Given this is the offical position of the Woodinville Police Department/City of Woodinville  on surveillance  within our city, there is grave concern how this information will be used, especially as surveillance of private citizens will be available to any person who requests it.
 

I am a member of the Emergency Preparedness and Public Safety Commission. But I am also personally very concerned  about the rights and privacy of all citizens and families that would be in the surveillance areas due to the fact that any one can request copies of the tapes.
Lille Clinton, Woodinville

BUSSING WOULD LIMIT OPPORTUNITIES
My name is Samantha and I am in the 8th grade at Leota Junior High. I wish to write about the Northshore School District’s decision to bus the half-day kindergarteners from their homes near Kokanee to Maywood Hills Elementary. This change to the kindergarten program will have a significant effect on me and my family.
 

When we were discussing these adjustments as a family, I immediately recognized the impact on me. If my sister is assigned to afternoon kindergarten, the timing of the bus will make it impossible for my mom to pick me up after school if I participate in after-school activities.
 

As we all know, about half of what colleges look for is how many and what activities you participate in during your 9th through 12th grade years.
 

My goal in life is to go to a competitive college. It is important to me that I will be able to put in my college application that I have participated in sports.  
 

But how will this be possible if my mom can’t pick me up?
 

Not only will this affect my goal for college, but it will take away the joy I have at school.  
 

The district’s decision to bus kindergarteners so far away may impact my opportunities for a college education.
 

The district’s motto is, “Strengthening Our Community Through Excellence in Education.”
 

How does limiting my educational opportunities support this motto?
Samantha Green, Snohomish


THANK YOU
A very heartfelt thank you to our wonderful friends and neighbors for your generous donations and kindness at our yard sale last weekend. We raised $503 for Homeward Pet in Zac’s name!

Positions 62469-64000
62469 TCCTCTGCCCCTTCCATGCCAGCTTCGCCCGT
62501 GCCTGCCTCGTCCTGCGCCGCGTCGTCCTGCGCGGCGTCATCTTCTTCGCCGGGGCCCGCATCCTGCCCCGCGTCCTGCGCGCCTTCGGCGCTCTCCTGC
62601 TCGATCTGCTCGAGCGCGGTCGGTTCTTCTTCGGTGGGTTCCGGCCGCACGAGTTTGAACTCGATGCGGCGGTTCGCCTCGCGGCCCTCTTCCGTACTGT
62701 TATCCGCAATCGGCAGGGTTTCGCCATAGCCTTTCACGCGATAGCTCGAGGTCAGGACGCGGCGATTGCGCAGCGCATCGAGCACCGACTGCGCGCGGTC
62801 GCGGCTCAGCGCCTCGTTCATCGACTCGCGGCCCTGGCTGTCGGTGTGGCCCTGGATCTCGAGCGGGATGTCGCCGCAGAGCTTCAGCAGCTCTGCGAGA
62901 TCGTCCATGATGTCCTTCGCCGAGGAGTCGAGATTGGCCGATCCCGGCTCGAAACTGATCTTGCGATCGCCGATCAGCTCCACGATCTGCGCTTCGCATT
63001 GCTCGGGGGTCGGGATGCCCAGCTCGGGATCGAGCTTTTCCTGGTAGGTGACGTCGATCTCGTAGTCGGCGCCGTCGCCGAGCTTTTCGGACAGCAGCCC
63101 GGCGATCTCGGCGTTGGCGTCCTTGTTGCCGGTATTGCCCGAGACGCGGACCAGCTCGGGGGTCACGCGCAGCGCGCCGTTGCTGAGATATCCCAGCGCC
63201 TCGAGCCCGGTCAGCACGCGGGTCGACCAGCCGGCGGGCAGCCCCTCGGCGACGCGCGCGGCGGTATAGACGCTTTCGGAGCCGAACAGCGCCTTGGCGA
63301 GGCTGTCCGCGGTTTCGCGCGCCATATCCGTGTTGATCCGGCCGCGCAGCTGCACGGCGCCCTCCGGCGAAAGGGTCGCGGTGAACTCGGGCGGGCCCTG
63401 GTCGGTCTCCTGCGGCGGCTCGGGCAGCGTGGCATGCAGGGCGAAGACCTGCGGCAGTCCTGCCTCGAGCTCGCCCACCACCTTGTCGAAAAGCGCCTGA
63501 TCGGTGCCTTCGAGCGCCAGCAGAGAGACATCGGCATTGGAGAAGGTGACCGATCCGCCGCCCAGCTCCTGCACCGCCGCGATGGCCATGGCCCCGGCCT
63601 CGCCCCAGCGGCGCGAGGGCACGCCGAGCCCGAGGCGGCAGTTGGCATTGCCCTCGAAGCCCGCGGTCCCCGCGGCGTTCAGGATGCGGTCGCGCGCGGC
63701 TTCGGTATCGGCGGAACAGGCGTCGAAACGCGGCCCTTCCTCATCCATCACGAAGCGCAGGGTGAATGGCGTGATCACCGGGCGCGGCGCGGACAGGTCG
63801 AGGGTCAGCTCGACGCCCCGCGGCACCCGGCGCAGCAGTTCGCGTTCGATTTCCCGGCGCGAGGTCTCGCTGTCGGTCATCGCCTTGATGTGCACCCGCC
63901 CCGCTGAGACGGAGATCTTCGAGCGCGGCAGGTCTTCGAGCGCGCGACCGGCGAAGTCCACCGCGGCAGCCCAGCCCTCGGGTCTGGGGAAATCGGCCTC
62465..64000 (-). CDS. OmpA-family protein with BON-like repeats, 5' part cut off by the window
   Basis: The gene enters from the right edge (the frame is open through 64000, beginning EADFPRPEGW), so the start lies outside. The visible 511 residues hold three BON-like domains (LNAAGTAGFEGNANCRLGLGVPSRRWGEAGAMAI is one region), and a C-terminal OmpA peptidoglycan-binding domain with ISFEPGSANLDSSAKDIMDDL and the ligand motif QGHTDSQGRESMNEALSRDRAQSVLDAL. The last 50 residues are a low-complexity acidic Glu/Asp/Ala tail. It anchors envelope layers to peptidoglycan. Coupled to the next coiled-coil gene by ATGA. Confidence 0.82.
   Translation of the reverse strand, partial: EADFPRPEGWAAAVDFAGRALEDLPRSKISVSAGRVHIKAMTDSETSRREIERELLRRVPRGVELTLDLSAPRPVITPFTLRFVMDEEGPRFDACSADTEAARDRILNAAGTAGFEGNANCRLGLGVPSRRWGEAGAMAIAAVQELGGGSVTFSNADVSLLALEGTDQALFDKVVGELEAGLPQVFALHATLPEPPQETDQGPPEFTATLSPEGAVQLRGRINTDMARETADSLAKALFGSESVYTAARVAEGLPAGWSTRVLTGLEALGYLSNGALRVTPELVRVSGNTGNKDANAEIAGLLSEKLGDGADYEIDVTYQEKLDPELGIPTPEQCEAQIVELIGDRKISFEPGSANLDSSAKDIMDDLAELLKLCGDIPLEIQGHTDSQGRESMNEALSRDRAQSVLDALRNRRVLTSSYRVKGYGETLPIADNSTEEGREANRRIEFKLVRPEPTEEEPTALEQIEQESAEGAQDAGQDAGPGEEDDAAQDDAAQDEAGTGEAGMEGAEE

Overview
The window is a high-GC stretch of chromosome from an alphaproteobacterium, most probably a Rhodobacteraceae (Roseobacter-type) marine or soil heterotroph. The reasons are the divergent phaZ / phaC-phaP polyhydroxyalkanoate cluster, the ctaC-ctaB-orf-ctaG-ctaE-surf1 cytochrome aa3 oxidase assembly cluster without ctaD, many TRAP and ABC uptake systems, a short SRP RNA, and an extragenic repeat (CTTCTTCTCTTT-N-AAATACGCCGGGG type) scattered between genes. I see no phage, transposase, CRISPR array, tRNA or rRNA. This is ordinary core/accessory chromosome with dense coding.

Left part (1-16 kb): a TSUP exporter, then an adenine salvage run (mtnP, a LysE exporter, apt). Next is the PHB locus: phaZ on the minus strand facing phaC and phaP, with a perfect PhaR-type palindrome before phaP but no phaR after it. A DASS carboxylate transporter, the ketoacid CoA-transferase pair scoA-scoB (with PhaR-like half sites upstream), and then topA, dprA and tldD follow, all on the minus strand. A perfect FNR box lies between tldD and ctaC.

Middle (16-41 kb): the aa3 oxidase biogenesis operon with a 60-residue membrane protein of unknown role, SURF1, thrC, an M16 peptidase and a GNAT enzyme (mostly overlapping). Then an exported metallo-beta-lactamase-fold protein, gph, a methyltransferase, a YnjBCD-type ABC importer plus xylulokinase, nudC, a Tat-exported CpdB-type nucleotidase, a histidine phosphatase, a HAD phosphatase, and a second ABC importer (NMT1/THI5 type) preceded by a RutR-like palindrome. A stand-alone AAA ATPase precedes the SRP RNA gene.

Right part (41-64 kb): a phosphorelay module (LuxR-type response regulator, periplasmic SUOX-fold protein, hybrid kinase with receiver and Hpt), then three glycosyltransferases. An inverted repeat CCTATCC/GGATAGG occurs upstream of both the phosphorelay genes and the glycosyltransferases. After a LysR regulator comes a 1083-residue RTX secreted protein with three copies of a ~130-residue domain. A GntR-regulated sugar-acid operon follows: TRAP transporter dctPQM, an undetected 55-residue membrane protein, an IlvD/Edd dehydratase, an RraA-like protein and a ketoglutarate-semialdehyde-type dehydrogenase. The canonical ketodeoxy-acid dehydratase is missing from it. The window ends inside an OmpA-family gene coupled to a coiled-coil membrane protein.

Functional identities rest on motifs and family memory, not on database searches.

If he could have been there, we’re sure he would have given you lots of XXX’s, OOO’s & LLL=Licks!
We send you XXX and OOO (ok...not the LLL). :)
 

THANK YOU!
Karen & Bob Myles, Woodinville


CITY ORDINANCE 560
I don’t even know where to begin addressing the fallacious ideas and pipe dreams that generated City Ordinance 560.
 

And if indeed this missive makes it into print, it may already be too late, a penalty (not to mention increased taxes) we will all pay for the general populace’s apathy towards local government.  
 

But perhaps I can start with Councilmember Rubstello’s statement that “we are now a city …. it’s an evolution.”  
 

Well, Mr. Rubstello, Woodinville is not a city, it remains a small town with a crowded two-lane road, one shopping center, and a few smaller strip malls.
 

Woodinville even has a nursery and a feed store in the central business district, not normally commercial activities associated with the central business district of a “city.”
 

Up to this date, no developer has come forward to build anything beyond what would normally be built in a small town.  
 

There has been no evolution, there has been little change apart from the grandiose delusions of this newest iteration of council members.
 

If and when an evolution from a  small town to a city begins, it will be signified by neither code nor regulation but by the private sector acknowledging that the local demographics have changed significantly enough to make a concrete investment. The signs will come from the private sector first, not from the personal desires of the council members.
 

There are specifics of Ordinance 560 that are simply ridiculous.
 

Perhaps the most inane are the restrictions on auto services and gas stations.
 

The ordinance would put five long existing auto service business “out of compliance.”
 

In other words, the council members have told these businesses “thank you very much” for your years of employing our local citizenry and paying and generating tax revenue, but now it is time to leave in the hopes of replacing you even though the market has shown no interest in providing any replacement services.  
 

And the restrictions that 560 places on the few gas stations in town are simply laughable.
 

The council members and a few of the planning commission members have found a few isolated examples of gas stations that appeal to their personal aesthetic tastes and now wish to force that aesthetic — an aesthetic built voluntarily by the example stations and not by code, upon all of us.